StillOverall, thingsI aren’tam perfectvery andgrateful therefor willthe alwayseffort bethat aNintendo smallhas numberrecently ofshown in localising games. Two examples that won’tare bevery releasedclose into otherme territoriesare that''{{wp|Bravely Default: Flying Fairy}}'', which I wouldactually verycampaigned muchfor likeunder ''[http://www.change.org/en-AU/petitions/operation-brave-square-enix-bring-bravely-default-flying-fairy-to-the-west playOperation andBrave]''. thereSquare mayEnix comemade athe timegame whereand I’mpublished it in Japan, but Nintendo are handling the distribution overseas, with a differentEuropean countryrelease slated (for whateverlater reason)this year and won’ta beNorth ableAmerican one to playfollow gamesin there2014. withoutThe buyingsecond one is, as you probably predicted, {{bp|Pokémon X and Y}}, which are seeing a newworldwide unitsimultaneous ofrelease on 12th October. Nothing has me more excited than being able to play and discover a systembrand new world along with everyone across the entire globe—maybe I'll alreadyfind own.something before the big sites do? Maybe you will? Who knows?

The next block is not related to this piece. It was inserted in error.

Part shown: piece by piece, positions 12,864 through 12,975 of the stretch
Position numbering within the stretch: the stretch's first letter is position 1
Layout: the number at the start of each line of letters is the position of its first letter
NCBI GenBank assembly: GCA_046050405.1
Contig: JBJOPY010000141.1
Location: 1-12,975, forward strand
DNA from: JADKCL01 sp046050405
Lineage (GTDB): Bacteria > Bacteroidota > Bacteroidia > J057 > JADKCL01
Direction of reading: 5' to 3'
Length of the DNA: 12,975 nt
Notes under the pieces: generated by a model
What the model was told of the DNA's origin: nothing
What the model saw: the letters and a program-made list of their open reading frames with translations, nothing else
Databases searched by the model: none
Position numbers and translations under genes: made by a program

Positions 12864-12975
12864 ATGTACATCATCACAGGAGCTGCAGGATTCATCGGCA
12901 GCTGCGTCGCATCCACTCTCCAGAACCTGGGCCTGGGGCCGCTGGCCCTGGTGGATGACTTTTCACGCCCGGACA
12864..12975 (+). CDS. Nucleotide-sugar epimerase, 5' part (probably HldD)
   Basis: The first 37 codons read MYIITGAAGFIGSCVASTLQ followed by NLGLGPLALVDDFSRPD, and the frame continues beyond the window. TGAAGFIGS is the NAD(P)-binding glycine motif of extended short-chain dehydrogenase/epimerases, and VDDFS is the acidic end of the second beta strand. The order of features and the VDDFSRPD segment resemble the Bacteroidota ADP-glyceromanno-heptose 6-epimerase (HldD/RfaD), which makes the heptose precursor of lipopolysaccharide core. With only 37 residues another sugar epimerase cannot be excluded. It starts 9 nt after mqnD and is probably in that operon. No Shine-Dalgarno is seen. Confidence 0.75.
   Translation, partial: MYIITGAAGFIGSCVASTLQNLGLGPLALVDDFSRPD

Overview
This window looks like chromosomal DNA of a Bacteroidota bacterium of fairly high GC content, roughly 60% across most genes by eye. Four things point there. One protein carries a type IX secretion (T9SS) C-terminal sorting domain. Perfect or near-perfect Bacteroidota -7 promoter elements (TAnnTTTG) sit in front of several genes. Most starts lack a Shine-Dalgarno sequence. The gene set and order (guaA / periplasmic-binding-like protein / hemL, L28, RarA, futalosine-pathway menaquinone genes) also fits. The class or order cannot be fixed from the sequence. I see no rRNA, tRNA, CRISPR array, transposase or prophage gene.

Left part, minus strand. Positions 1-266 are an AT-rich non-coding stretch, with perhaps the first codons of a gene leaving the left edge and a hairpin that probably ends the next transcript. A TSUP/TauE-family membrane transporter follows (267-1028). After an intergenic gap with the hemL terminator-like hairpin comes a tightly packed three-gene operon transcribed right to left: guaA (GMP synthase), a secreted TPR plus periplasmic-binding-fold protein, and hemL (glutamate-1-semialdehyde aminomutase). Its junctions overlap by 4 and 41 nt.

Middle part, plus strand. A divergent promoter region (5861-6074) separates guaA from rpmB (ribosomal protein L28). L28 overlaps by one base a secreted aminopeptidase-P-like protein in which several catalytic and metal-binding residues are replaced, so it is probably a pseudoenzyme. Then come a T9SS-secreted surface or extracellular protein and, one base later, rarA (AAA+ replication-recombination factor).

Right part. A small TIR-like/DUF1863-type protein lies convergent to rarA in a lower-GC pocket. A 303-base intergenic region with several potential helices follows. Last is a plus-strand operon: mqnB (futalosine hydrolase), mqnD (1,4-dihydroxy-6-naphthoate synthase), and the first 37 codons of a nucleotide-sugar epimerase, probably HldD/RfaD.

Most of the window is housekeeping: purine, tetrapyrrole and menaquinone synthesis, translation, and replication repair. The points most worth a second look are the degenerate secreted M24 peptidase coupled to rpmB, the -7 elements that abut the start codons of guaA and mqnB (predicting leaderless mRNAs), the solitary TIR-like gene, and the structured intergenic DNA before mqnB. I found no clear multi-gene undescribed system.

Still, things aren't perfect and there will always be a small number of games that won't be released in other territories that I would very much like to play and there may come a time where I'm in a different country (for whatever reason) and won't be able to play games there without buying a new unit of a system I already own.
 
If you would like to support over 22,000 gamers worldwide in supporting a region free future, feel free to hop over to [http://www.change.org/en-GB/petitions/nintendo-stop-region-blocking-make-the-3ds-and-wii-u-region-free change.org] and sign the petition!